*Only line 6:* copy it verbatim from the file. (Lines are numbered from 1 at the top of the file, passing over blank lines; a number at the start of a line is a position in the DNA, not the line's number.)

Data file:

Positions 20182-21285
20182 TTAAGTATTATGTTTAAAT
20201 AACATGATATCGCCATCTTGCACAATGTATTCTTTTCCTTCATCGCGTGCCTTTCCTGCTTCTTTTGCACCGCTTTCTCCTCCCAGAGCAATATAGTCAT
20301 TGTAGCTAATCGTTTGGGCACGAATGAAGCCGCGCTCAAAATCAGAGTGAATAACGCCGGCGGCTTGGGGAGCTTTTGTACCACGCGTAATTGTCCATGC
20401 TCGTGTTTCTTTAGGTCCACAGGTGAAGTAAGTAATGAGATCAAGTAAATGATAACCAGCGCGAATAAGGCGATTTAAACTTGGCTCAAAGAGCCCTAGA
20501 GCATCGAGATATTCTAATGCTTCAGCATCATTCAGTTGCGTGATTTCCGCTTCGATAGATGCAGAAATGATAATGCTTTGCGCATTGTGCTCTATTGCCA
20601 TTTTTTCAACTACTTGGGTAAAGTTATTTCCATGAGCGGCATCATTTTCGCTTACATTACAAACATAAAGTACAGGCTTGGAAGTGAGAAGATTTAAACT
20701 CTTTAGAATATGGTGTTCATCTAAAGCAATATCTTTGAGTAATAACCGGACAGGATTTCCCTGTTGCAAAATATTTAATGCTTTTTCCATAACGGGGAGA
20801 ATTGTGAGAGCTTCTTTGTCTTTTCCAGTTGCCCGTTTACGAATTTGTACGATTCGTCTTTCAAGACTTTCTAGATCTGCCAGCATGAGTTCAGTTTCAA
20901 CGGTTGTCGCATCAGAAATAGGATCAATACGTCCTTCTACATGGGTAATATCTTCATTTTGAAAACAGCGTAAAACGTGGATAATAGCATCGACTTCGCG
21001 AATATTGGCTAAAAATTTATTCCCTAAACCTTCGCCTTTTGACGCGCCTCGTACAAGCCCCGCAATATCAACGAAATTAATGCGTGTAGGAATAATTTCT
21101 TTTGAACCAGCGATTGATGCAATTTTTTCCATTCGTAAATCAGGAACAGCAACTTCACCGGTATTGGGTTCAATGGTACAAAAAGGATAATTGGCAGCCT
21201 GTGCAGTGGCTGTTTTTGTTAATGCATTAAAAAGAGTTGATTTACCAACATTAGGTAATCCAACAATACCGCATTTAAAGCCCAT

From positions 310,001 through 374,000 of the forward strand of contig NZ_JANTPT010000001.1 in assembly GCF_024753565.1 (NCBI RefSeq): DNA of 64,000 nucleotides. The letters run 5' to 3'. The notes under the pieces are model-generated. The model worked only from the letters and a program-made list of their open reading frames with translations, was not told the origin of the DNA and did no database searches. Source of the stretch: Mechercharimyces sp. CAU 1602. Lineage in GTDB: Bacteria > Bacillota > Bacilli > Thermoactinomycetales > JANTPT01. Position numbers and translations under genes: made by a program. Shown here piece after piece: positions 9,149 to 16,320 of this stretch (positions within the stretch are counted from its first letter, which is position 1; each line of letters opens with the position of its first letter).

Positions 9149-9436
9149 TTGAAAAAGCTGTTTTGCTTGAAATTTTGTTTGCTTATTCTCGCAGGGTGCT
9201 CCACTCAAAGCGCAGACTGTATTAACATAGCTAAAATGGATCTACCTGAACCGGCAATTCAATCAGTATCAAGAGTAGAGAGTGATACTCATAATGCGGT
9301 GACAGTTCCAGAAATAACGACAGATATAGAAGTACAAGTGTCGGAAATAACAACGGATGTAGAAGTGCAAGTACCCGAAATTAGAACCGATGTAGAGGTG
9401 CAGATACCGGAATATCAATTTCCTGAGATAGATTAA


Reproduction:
20501 GCATCGAGATATTCTAATGCTTCAGCATCATTCAGTTGCGTGATTTCCGCTTCGATAGATGCAGAAATGATAATGCTTTGCGCATTGTGCTCTATTGCCA